applied to `state`

, see `map_observables`

, for each point in `tlist`

.

`storage = init_storage(data, nt)`

creates a storage arrays suitable for storing `data`

nt times, where `nt=length(tlist)`

. By default, this will be a vector of `typeof(data)`

and length `nt`

, or a `n × nt`

Matrix with the same `eltype`

as `data`

if `data`

is a Vector of length `n`

.

`QuantumPropagators.Storage.map_observable`

— MethodApply a single `observable`

to `state`

.

`data = map_observable(observable, tlist, i, state)`

By default, `observable`

can be one of the following:

- A function taking the three arguments
`state`

,`tlist`

,`i`

, where`state`

is defined at time`tlist[i]`

. - A function taking a single argument
`state`

, under the assumption that the observable is time-independent - A matrix for which to calculate the expectation value with respect to the vector
`state`

.

The default `map_observables`

delegates to this function.

`QuantumPropagators.Storage.map_observables`

— MethodObtain "observable" data from `state`

.

`data = map_observables(observables, tlist, i, state)`

calculates the data for a tuple of `observables`

applied to `state`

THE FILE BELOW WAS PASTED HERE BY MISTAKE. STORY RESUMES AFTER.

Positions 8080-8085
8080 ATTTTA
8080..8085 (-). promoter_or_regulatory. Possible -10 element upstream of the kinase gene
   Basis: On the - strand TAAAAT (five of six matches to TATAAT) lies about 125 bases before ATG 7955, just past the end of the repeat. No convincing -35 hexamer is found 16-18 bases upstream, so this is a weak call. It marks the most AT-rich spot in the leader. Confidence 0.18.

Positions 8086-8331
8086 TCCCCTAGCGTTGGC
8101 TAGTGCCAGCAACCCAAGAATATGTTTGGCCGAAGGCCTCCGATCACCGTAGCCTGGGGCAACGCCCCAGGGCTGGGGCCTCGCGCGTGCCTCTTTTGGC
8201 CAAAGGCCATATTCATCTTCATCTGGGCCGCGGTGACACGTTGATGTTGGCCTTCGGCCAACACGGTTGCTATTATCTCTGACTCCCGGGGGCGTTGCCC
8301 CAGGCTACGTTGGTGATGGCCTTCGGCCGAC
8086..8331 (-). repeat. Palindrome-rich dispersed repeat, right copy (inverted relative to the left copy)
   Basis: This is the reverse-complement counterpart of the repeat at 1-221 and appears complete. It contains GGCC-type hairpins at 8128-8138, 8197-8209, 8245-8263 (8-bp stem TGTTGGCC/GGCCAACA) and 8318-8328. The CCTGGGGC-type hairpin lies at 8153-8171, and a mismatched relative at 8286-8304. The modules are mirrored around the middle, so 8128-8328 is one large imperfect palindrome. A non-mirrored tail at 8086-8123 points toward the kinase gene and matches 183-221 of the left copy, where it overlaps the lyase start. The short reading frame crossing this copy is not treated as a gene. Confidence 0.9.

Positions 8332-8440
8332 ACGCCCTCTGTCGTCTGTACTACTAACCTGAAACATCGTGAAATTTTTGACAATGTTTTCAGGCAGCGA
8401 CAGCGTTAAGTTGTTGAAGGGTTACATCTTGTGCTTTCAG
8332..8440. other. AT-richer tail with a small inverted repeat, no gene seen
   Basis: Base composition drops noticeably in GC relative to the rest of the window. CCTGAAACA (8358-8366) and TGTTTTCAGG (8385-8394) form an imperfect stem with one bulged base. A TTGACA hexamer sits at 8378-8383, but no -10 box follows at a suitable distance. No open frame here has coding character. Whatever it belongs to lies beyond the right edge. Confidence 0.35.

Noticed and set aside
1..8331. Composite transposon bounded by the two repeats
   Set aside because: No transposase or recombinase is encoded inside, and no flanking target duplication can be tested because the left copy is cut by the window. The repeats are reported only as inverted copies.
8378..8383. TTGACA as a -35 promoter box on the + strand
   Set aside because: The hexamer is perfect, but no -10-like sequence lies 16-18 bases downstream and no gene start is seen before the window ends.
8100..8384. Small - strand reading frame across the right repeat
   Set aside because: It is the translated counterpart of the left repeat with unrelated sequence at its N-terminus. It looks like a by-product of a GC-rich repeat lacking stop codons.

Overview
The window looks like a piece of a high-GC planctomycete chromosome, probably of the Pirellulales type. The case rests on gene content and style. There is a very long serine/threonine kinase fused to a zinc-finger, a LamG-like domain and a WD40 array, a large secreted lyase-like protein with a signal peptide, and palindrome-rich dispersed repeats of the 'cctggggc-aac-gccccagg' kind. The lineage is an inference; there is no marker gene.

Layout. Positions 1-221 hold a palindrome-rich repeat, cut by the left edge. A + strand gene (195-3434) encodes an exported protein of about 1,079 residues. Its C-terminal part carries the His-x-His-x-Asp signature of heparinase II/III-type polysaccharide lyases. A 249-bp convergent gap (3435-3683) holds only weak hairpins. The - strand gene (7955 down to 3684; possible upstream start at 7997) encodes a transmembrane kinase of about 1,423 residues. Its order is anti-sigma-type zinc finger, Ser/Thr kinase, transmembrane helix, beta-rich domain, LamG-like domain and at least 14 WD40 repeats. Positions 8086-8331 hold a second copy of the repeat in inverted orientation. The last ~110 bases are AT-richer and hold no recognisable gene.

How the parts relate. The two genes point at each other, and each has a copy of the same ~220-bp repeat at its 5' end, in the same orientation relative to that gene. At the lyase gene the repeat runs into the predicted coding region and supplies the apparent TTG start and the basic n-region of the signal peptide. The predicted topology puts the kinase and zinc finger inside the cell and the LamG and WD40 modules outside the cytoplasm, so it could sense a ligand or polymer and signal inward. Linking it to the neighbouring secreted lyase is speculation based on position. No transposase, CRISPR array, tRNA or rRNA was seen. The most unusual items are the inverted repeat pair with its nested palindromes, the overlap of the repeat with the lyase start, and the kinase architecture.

defined at time `tlist[i]`

. For a single observable (tuple of length 1), simply return the result of `map_observable`

.

For multiple observables, return the tuple resulting from applying `map_observable`

for each observable. If the tuple is "uniform" (all elements are of the same type, e.g. if each observable calculates the expectation value of a Hermitian operator), it is converted to a Vector. This allows for compact storage in a storage array, see `init_storage`

.

`QuantumPropagators.Storage.write_to_storage!`

— MethodPlace data into `storage`

for time slot `i`

.

`write_to_storage!(storage, i, data)`

for a `storage`

array created by `init_storage`

stores the `data`

obtained from `map_observables`

at time slot `i`

.

Conceptually, this corresponds roughly to `storage[i] = data`

, but `storage`

may have its own idea on how to store data for a specific time slot. For example, with the default `init_storage`

Vector data will be stored in a matrix, and `write_to_storage!`

will in this case write data to the i'th column of the matrix.

For a given type of `storage`

and `data`

, it is the developer's responsibility that `init_storage`

and `write_to_storage!`

are compatible.

`QuantumPropagators.SpectralRange.random_state`

— MethodRandom normalized quantum state.

` Ψ = random_state(H; rng=Random.GLOBAL_RNG)`

returns a random normalized state compatible with the Hamiltonian `H`

. This is intended to provide a starting vector for estimating the spectral radius of `H`

via an Arnoldi method.